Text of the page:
Public sector plans are in trouble because for years they have valued their liabilities as though they are risky investments. The practical result of using a high discount rate - on average 8 percent - is that it results in a smaller present value for the liability and requires less money be set aside today to grow into tomorrow's benefit.
This practice, flowing from GASB 25, has been criticized many times. The practical problem facing governments is this. If plans go with the advice of economists and use discount rates based on Treasury bonds that will require a steep increase in contributions today. While no plan has acknowledged the fundamental problem with selecting discount rates to value liabilities based on expected asset returns many recognize one of the results.Those 8 percent expected asset returns aren't a guarantee. Some governments are starting to rachet down assumed asset returns (and thus discount rates) for pension plans to the 7 percent range.
It's the right direction for the wrong reasons.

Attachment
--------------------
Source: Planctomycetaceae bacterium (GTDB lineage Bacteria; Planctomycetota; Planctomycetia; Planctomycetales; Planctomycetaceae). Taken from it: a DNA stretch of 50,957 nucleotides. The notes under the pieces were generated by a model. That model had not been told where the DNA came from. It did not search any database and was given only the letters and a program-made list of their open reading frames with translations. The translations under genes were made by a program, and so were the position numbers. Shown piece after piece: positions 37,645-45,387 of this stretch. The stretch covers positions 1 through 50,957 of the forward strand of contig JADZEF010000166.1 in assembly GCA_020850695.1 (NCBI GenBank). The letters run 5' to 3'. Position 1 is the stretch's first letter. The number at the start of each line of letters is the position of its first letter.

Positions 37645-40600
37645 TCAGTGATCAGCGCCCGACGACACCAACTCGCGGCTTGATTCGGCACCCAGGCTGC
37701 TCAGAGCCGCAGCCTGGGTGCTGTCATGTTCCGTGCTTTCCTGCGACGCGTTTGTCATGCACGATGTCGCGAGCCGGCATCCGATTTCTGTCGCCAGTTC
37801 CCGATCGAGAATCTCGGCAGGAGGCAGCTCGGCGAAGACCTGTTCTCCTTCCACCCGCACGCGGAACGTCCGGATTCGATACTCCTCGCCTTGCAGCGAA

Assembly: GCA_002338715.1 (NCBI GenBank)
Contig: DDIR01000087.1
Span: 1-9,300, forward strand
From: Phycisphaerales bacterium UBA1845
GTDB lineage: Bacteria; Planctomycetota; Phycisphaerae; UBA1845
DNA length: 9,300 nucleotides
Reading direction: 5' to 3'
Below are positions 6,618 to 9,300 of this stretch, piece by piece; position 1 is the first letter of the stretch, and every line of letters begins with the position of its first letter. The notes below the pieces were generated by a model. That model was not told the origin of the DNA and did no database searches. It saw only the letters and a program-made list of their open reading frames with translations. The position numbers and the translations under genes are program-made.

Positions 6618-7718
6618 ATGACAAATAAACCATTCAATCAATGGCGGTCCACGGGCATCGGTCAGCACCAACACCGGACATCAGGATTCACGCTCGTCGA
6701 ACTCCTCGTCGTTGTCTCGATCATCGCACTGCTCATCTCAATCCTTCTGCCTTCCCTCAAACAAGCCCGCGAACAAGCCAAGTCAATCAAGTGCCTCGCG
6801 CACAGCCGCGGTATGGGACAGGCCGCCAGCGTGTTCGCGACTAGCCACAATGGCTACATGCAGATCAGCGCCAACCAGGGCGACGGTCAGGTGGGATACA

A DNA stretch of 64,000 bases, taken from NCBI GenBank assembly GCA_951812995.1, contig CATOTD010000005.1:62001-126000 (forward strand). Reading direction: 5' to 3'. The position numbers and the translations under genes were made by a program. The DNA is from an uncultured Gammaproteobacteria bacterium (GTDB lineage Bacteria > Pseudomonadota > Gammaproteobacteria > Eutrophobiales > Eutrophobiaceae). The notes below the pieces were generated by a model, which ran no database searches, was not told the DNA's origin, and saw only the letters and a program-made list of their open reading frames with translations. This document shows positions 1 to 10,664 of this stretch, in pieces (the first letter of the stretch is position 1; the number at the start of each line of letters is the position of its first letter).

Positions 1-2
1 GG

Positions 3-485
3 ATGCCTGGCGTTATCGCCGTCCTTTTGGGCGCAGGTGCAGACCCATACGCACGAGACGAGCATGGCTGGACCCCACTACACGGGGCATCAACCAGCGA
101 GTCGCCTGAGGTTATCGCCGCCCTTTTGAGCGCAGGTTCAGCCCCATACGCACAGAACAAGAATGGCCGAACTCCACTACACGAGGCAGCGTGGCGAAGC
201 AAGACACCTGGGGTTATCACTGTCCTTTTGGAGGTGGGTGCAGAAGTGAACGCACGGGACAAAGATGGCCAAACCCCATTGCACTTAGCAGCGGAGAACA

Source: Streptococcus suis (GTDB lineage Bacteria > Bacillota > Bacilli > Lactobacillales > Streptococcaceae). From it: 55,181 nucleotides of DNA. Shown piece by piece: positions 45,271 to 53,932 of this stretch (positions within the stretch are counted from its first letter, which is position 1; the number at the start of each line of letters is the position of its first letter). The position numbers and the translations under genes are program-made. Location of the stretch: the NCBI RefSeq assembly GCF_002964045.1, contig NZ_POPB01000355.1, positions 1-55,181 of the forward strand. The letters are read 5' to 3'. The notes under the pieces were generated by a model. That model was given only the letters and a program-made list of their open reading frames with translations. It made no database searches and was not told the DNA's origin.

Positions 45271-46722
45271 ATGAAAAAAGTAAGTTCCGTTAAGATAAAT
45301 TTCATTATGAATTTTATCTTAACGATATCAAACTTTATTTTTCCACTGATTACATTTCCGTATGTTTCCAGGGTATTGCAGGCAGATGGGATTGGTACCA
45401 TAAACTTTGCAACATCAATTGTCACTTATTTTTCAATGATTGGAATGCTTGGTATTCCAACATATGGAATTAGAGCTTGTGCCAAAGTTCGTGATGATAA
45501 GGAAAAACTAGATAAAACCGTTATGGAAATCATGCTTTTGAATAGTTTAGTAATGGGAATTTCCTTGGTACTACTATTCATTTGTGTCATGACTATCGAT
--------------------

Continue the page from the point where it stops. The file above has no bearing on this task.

The effect of dropping discount rates is not an easy one for governments to manage. CalPERS may reduce the assumed discount rate a mere half point, from 7.75 percent to 7.25 percent. That means next year they will have to kick in a further $425 million to the state's pension system. The total annual contribution will amount to $3.9 billion. The move affects municipalities and school districts which must also contribute more to the system.
The Sacramento Bee highlights the hazard of the method governments use to value liabilities which muddles assets and liabilities for the purposes of valuation. It has produced bad incentives and worse habits in terms of plan management. There is no easy answer to the valuation problem as a practical budgetary matter. The math is unforgiving - as officials from California to Rhode Island and New York are beginning to discover.